Sunday, June 5, 2016

Miaskovsky: Symphonies Nos. 16 and 21 (Ivanov)

Nikolai Miaskovsky
In recent years, the music of Nikolai Yakovlevich Miaskovsky (1881-1950) - or, to give the currently preferred transliteration of his surname, Myaskovsky (I still prefer the old one, merely because it doesn't relegate him to the back of the alphabet within the group of composers whose names start with "M") - seems to have made something of a comeback after many years of Cold War-era neglect. During his lifetime, his symphonies were regularly performed in the West, particularly by the Chicago Symphony under Frederick Stock, who not only programmed his epic Sixth on a yearly basis, but also commissioned the single-movement Twenty-First, destined to become his best-known work (recorded by Ormandy and Morton Gould, among others). After his death, however, his essentially conservative style became passé, and he became known merely as the composer who wrote more symphonies (27) than anyone else in the first half of the 20th century. A reassessment of his work became more feasible after Yevgeny Svetlanov undertook, in the wake of the Soviet Union's collapse, to record all of Miaskovsky's orchestral output, and while it's undeniably valuable to have this largess available, some of Svetlanov's performances don't quite measure up to earlier ones in those cases where comparisons are possible. There is evidence of haste in preparation and lack of rehearsal, and some of the tempi are glacially slow. A case in point: the earlier recording of his fine Sixteenth Symphony, conducted by Svetlanov's predecessor as director of the USSR State Symphony Orchestra, Konstantin Ivanov (1907-1984), takes 35½ minutes as opposed to Svetlanov's 46½:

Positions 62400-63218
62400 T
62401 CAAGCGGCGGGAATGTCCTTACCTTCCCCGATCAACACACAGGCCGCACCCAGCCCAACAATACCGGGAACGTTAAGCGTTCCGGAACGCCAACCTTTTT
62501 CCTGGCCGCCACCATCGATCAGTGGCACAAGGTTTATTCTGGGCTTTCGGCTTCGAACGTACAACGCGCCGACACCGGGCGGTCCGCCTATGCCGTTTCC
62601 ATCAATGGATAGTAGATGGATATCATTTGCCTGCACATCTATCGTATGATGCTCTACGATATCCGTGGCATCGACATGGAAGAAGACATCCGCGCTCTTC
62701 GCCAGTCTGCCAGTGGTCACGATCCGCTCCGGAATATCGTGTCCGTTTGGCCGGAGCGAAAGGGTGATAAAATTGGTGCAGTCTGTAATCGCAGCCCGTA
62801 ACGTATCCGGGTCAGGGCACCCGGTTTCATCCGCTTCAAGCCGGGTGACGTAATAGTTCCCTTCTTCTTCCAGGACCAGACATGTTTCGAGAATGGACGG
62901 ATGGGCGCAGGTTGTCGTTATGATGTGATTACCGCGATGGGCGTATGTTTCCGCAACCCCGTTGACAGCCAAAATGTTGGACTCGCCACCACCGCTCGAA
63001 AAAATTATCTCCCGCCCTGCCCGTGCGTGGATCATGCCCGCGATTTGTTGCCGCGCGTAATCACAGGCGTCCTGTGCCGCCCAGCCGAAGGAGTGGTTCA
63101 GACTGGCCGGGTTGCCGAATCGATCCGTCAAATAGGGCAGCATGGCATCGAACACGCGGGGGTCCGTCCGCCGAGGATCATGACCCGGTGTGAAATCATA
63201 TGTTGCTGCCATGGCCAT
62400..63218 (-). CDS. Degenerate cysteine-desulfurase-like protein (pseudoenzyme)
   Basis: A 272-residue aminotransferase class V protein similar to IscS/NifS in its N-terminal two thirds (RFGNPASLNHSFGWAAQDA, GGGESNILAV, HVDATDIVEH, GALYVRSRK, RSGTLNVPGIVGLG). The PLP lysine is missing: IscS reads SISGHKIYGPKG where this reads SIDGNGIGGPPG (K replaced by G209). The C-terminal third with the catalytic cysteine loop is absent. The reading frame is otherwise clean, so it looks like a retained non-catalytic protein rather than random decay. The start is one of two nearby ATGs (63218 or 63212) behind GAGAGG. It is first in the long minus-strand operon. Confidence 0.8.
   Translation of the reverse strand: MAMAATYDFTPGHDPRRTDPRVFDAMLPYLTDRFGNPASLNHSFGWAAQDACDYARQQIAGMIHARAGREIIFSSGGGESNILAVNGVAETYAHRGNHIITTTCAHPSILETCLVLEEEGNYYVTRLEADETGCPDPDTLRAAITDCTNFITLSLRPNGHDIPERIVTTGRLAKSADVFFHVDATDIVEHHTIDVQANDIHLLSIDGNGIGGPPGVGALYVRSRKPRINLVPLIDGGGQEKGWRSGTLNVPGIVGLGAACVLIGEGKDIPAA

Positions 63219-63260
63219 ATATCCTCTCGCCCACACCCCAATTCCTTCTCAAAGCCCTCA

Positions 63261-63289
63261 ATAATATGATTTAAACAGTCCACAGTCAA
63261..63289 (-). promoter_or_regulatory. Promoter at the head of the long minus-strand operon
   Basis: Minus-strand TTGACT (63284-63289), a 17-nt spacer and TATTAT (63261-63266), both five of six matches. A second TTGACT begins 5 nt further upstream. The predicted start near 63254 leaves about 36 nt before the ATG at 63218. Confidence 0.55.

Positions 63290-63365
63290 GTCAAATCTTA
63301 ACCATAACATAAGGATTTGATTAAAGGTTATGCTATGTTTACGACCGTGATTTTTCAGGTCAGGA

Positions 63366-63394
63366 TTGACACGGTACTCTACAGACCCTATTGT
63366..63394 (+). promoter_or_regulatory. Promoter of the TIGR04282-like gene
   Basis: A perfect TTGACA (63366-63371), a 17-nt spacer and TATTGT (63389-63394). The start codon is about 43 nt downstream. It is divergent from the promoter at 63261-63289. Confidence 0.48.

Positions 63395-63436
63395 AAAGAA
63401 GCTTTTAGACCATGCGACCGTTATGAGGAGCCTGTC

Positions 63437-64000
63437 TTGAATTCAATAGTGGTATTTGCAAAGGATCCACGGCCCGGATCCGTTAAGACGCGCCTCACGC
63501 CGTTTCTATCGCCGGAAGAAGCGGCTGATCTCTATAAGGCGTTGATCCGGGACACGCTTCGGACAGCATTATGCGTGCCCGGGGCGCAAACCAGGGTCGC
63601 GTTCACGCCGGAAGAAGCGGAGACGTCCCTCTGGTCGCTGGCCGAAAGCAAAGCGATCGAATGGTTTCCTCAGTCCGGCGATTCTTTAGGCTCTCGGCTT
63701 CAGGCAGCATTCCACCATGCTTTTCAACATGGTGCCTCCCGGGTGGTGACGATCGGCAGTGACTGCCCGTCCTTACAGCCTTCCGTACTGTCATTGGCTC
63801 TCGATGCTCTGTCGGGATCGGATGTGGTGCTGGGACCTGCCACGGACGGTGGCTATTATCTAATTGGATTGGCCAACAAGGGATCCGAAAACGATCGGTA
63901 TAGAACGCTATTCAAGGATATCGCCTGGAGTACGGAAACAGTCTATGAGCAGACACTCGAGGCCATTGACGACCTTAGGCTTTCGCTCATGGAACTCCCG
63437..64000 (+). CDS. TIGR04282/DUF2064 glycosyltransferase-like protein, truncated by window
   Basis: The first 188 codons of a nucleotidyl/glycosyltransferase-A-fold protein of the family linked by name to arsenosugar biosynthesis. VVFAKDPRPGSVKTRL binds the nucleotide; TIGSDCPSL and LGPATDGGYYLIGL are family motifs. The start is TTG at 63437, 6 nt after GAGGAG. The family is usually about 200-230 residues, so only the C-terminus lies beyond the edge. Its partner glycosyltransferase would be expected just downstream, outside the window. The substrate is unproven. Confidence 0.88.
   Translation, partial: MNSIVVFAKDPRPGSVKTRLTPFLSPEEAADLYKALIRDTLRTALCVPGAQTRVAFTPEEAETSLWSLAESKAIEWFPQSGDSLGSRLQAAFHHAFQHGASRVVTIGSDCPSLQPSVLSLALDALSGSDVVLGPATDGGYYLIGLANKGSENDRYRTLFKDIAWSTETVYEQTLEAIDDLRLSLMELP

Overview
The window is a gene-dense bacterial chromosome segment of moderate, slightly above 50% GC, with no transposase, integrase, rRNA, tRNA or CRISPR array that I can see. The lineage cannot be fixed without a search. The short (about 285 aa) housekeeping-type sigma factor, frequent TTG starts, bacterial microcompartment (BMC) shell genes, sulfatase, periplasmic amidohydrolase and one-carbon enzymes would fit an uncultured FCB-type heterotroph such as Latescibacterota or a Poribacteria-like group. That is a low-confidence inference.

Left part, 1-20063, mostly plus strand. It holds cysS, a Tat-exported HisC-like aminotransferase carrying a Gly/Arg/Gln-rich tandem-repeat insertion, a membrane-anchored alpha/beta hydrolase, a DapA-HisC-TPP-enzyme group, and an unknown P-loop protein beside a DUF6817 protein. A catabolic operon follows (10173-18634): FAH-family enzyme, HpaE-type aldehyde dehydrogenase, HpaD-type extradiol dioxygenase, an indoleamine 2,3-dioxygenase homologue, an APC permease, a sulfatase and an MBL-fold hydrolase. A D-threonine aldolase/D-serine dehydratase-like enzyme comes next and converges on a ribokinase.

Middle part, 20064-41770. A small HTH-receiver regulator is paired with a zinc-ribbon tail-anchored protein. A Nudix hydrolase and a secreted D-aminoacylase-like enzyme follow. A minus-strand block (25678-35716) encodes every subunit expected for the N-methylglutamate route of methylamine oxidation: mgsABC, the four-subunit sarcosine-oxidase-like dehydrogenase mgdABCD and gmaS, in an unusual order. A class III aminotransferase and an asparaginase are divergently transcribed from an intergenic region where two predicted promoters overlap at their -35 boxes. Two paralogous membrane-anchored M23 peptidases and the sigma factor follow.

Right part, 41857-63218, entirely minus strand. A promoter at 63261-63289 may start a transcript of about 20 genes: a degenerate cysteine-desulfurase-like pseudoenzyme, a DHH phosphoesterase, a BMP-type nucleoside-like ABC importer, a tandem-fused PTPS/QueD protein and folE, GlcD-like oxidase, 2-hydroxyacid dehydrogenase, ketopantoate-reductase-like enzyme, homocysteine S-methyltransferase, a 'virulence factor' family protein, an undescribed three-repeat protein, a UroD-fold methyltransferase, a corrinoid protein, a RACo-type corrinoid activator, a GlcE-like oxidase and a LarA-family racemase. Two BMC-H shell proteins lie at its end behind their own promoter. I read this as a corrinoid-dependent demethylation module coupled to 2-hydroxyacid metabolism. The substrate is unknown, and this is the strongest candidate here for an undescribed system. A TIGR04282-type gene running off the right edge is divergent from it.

Miaskovsky: Symphony No. 16 in F Major, Op. 39 and
Symphony No. 21 in F-Sharp Minor, Op. 51
Konstantin Ivanov conducting the USSR State Symphony Orchestra
Recorded in the early 1950s
Melodiya 33D 09415-16, one mono LP record
Link (FLAC files, 117.96 MB)
Link (MP3 files, 80.58 MB)

I can never think of Miaskovsky without also thinking of Richard Taruskin, who gave me my first copy of this LP when I was a teenager, one of several gifts from this brilliant man to encourage my budding interest in Russian music, one of his specialties as a musicologist. Dr. Taruskin was, earlier in his career, a fine viola da gamba player (as proven by a number of recordings he made as part of the Aulos Ensemble, for the Musical Heritage Society), and that was my personal connection with him, for the fraternity of gamba players is and always has been a close-knit one, and my mother, also a member of said fraternity, has been friends with Dr. Taruskin for over 40 years. He, in fact, encouraged her to write and publish a viola da gamba method, which she did in 1979. The last time we saw him was about seven years ago, when he came to Atlanta to give a lecture at Emory, and almost his first words to me were about the Svetlanov Miaskovsky series. He seemed somewhat rueful about the notoriety he has gained as a music critic, something well in the future at the time I first knew him. I, like countless others before and since, have known Richard Taruskin as a mentor and teacher, and a great one.


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  2. Thanks for this gem under a so great conductor !

  3. Glad to see this post I've been on a Russian binge lately and now it can continue! :)

  4. Thank you for making this available. I've had a soft spot for this composer ever since hearing his Cello Concerto.

  5. This will be interesting.

    I just last week attended a performance of his Sinfonietta No.2, very enjoyable although ultimately, alas, not very memorable. (No.3 is better, which I heard a few years ago).

    Fingers crossed and thanks.